Medvedev's comments came a day before EU leaders meet to draft a response to Moscow's actions in Georgia.

European division

European leaders are divided as to how to respond to Russia decision to recognise Georgia's breakaway regions as independent states and to send troops into Georgia after Tbilisi attacked South Ossetia in August.

Gordon Brown, the British prime minister, said he would press EU leaders to review their ties with Russia.

Frank-Walter Steinmeier, the German foreign minister, took a softer line, saying isolating Russia would harm the interests of the bloc.

A senior US diplomat said Washington hoped the EU would express concrete support for Georgia's territorial integrity, and urged Europe to reduce its dependence on Russian energy.

Chris Weafer, the chief strategist with Russia's Uralsib investment bank, said the meeting is likely to produce a "stern words-soft action" response.

The bloc is likely to "stop well short of any action that might escalate into a damaging tit-for-tat sequence of economic and political sanctions," Weafer wrote in a research note.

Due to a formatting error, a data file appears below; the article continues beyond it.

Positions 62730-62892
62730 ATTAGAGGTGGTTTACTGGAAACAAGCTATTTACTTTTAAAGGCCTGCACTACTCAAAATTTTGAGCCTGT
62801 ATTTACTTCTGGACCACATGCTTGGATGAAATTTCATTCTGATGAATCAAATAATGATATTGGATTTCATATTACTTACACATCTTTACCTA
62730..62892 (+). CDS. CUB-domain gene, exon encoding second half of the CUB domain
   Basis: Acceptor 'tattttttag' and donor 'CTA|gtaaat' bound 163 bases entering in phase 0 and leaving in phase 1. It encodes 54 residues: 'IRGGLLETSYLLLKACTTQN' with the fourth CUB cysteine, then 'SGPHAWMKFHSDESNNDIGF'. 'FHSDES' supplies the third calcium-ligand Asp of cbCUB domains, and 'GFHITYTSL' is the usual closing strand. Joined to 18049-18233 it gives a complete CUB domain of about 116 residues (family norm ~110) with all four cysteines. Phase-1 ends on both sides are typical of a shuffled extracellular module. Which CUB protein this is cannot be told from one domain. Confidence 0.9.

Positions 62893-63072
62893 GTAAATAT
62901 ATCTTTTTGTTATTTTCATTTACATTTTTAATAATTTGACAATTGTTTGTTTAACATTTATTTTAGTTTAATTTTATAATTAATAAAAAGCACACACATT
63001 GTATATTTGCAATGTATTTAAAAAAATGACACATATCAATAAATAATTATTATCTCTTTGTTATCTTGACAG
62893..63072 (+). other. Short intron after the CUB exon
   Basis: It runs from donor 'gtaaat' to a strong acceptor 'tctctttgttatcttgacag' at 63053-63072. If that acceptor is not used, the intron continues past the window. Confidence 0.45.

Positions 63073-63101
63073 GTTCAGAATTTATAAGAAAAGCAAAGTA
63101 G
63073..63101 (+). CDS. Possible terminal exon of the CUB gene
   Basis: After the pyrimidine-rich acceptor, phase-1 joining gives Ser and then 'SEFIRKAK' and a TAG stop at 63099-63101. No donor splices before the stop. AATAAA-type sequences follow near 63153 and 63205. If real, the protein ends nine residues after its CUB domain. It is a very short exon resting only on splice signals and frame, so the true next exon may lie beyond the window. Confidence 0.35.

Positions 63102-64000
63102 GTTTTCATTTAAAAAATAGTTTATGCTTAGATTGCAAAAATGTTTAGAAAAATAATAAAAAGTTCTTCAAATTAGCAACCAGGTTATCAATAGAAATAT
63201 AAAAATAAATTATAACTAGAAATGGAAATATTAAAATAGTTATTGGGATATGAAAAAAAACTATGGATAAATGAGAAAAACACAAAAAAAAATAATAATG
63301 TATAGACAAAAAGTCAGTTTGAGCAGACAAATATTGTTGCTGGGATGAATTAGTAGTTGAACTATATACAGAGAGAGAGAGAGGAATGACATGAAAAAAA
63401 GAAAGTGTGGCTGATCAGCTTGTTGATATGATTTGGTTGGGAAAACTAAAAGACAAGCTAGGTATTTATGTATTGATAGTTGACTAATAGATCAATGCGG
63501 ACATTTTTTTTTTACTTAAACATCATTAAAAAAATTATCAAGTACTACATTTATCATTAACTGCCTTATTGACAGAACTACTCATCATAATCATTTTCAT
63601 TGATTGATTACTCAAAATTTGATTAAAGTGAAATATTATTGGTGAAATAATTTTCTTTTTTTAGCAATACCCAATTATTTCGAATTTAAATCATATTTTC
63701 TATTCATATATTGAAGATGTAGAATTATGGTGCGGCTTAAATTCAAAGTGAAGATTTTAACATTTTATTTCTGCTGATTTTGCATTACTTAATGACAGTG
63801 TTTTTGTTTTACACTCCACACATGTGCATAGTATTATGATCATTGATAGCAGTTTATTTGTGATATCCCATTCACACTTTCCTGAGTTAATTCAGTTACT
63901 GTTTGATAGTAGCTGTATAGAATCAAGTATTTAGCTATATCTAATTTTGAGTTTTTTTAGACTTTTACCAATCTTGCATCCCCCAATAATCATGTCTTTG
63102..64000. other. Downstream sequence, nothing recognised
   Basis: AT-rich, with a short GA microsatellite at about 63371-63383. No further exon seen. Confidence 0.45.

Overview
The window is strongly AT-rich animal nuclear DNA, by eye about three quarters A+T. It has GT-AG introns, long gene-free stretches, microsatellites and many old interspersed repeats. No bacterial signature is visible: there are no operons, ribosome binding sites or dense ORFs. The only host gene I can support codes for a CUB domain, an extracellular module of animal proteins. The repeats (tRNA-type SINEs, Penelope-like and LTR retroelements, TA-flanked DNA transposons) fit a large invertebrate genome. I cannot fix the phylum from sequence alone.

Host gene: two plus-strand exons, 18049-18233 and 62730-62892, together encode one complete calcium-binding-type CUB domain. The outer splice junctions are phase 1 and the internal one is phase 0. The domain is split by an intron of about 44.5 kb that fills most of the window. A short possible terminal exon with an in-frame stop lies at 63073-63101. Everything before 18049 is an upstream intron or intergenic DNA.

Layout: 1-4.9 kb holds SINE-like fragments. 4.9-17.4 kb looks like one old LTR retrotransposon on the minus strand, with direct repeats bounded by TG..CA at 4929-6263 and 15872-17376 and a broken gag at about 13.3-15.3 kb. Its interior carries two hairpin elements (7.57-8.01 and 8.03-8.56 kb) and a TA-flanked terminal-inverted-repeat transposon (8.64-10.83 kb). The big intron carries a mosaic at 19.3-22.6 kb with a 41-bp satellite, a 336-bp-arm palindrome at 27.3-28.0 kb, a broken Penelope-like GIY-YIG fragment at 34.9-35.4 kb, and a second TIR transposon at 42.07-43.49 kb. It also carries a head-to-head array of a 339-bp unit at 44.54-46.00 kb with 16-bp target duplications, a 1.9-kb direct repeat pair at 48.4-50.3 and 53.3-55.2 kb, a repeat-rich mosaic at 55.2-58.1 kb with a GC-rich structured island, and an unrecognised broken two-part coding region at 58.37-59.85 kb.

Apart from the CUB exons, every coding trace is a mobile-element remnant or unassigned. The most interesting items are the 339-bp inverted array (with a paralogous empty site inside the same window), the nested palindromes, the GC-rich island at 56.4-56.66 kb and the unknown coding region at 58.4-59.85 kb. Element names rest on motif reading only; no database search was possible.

Georgian demands

Georgia called on the EU to impose sanctions against those doing business with its separatist regions and for a civilian mission to be sent to monitor buffer zones inside the country.

South Ossetia, part of Georgia, has been long been backed by Moscow [AFP]
Tbilisi also wants about $2bn to help repair damage caused in the recent conflict.

"Europe can do a lot, starting with sending a mission of civilian monitors, which would lead to an international peacekeeping mechanism that would replace the presence of Russian troops," Lado Gurgenidze, Georgia's prime minister, said.

Mikheil Saakashvili, the Georgian president, said that he expected Europe to come out in support of Georgia at the summit.

"I expect that Europe will support our territorial integrity and will say that it will never recognise these illegal actions," he said in an address to the nation, according to his website.

"I do not know for sure what will happen in Brussels tomorrow, but I know that it is the beginning of major process."

Saakashvili said that "Russia today is more isolated than it ever was during the existence of the Soviet Union" and called on Georgians to turn out en masse for rallies across Georgia on Monday.

Tens of thousands of people are expected to take part in the rallies and form a human chain running through the Georgian capital Tbilisi, as well as in major Georgian and European cities.